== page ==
The Moon's recent discoveries indicate that lunar water could be more available than initially believed. The new data is incredibly exciting to NASA. They hope to use the Moon's resources, particularly water ice embedded in the soil, to help potential astronauts live and function on the lunar surface.
Researchers found water directly on the lunar surface in one study, discovering the molecule in regions of the Sun-lit Moon. The second research speculates that water ice may be trapped in tiny pockets or tiny craters scattered all over the surface of the Moon, theoretically rendering water more plentiful and available than we could ever expect. The two scientific findings were published in the journal Nature today.
This isn't the first time the water on the Moon has been observed. But the only water that we have been able to locate and check so far is very challenging to access. It tends to be mainly found in large craters in permanent shadow at the lunar south pole. The frigid craters are dangerously cold, perhaps approaching -400 degrees Fahrenheit, rendering advanced technologies virtually tricky for them to enter. Paul Hayne, a planetary scientist at the University of Colorado and a lead author of one of the Nature reports, tells The Verge, "They tend to be the coldest documented positions in the Solar System, believe it or not."
The study released today poses the likelihood that explorers will encounter water that is much less lethal in other parts of the Moon. "If we find that it's abundant enough in certain locations, it would be easier to access versus going into these [icy], very dark places," Casey Honniball, a postdoctoral fellow at NASA's Goddard Space Flight Center and lead author on one of the studies, tells The Verge.
An enticing idea for those planning to place a base or village on the lunar surface is to remove water ice from the Moon. Lunar water may be used as drinking water or as hydration for plants, whether it's filtered. Water can also be divided into its fundamental elements, hydrogen, and oxygen, and transformed into rocket fuel. Sending materials to the Moon requires many resources, time, and money, but if astronauts might use what's already out there, it will cut back on shipping from Earth and help the astronauts support themselves.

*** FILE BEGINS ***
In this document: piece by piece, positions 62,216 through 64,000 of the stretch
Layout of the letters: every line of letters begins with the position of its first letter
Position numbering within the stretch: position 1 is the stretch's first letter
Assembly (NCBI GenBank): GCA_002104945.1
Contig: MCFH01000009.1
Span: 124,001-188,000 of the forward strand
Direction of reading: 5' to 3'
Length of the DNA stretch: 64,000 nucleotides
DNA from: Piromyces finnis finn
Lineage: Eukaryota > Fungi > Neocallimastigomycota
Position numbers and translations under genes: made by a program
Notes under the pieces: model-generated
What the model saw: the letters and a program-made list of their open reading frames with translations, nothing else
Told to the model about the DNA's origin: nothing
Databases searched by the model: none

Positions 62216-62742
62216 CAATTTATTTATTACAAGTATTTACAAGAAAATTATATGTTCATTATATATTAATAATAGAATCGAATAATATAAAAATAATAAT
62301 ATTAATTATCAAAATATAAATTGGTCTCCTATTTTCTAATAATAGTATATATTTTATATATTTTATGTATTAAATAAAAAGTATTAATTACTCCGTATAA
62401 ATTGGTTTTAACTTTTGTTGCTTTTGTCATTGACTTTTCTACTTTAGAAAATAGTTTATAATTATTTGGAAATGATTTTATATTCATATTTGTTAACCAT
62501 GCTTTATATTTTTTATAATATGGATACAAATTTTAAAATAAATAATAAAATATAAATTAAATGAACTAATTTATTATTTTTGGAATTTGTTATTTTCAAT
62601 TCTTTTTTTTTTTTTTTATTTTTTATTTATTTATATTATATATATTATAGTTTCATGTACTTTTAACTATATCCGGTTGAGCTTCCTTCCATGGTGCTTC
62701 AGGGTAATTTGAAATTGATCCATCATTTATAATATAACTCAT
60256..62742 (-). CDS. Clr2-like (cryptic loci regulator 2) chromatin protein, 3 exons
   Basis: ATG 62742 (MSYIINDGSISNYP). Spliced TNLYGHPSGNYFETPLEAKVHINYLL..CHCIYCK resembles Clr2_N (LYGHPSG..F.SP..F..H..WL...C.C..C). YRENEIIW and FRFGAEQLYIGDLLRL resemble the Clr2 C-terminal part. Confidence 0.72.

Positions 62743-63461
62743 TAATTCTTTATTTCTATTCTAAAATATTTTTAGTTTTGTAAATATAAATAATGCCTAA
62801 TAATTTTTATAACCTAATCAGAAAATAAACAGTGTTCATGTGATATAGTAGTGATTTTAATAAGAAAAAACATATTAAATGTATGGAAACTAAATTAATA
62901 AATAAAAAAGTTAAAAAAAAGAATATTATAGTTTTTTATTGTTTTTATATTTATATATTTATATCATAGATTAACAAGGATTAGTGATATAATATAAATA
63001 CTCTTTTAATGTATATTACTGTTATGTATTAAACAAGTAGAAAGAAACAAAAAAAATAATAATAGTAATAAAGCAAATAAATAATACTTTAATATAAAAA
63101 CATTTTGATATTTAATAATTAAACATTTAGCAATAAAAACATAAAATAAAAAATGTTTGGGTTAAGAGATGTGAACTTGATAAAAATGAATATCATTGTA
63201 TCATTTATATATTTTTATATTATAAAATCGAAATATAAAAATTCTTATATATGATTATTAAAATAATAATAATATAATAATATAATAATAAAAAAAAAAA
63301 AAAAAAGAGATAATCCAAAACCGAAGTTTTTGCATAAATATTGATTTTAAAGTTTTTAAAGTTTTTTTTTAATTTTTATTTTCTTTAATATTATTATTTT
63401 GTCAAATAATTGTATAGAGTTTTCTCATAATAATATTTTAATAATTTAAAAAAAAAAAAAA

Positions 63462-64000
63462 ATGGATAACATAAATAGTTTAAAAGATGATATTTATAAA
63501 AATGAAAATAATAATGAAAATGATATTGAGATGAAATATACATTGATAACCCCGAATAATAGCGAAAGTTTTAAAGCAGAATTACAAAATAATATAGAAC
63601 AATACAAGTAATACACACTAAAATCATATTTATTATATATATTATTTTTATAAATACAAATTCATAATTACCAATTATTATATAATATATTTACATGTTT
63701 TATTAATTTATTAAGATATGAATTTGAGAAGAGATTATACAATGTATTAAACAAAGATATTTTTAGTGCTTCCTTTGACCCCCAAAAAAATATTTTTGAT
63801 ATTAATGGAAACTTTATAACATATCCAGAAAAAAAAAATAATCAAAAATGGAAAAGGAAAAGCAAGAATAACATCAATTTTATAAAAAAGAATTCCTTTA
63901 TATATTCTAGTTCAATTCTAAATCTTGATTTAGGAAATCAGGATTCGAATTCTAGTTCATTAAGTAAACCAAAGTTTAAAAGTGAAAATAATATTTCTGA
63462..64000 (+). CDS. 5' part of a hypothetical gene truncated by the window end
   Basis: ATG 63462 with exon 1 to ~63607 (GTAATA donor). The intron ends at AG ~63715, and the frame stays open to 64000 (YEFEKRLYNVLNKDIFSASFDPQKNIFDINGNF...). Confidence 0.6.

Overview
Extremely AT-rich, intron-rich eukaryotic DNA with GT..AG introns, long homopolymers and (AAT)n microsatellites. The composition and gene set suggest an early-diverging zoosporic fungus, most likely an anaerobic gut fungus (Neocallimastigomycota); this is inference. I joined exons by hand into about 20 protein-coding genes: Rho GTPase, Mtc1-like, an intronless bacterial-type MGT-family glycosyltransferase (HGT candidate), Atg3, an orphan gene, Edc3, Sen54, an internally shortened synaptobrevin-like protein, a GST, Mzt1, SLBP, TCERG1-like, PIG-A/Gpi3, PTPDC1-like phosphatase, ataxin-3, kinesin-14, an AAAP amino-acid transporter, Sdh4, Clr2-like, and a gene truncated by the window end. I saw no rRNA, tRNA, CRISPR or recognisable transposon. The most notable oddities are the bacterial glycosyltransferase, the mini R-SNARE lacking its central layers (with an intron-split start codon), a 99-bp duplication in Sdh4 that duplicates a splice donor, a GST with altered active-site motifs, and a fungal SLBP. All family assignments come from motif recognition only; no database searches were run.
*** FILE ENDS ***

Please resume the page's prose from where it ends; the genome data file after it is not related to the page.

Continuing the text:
NASA has been firmly concentrating on sending humans to the Moon with its Artemis initiative for the past two years, with the organization emphasizing' sustainability' as the ultimate target. NASA has often been very outspoken regarding extracting some water ice available on the Moon to fund the project. NASA Administrator Jim Bridenstine also says that we know there are "hundreds of billions of tons of water ice on the surface of the Earth."
The reality is, we don't know. What we have are figures focused on the last couple of decades of a few detections. As evidence from India's Chandrayaan-1 mission revealed signs of water-like molecules at the lunar south pole, the first global proof of water came in 2008. NASA later deployed an LCROSS spacecraft that rammed into the Moon in 2009, stirring up material and proving that there was water in any sort. And in 2018, researchers uncovered direct signs of water ice at the poles using data from the same spacecraft. But finally, we only have specific thoughts on how much water might be up there, nothing conclusive. We have no clue what luna ice looks like. Is it spread uniformly in the lunar soil, or is it clumped in big chunks together?
Extracting Moon Ice Is a Great Idea
These recent experiments don't offer a definitive response, either. But they indicate that water does occur in places that won't harm humans. Honniball and her colleagues flew the NASA SOFIA observatory, a Boeing 747 fitted with telescopes and equipment to research phenomena in the Universe, to discover this water. The data from SOFIA allowed Honniball to locate real molecular water on the sunny surfaces of the Moon. Its survival came as a treat. "We didn't realize that when it is illuminated, water will live on the surface of the Moon," she says. Honniball speculates that the molecules of water are integrated into dark lunar objects and grains frequently present on the surface of the Moon.
The second analysis did not explicitly observe water but showed that mini-craters or tiny shadowed areas mark the Moon's floor. The researchers conclude these remote regions are cold enough to store lunar ice after carefully studying these areas using photographs captured by NASA's Lunar Reconnaissance Orbiter. These are tiny and convenient for astronauts to enter, unlike the massive craters at the south pole.
"There are billions and billions of them, which means that you could land in an area that is lit by the Sun, and then bend over or get down on your hands and knees and extract samples from these micro-cold traps," says Hayne. He and his colleagues estimate that the Moon's 40,000 square kilometers (about 15,400 square miles) will trap water in this manner.
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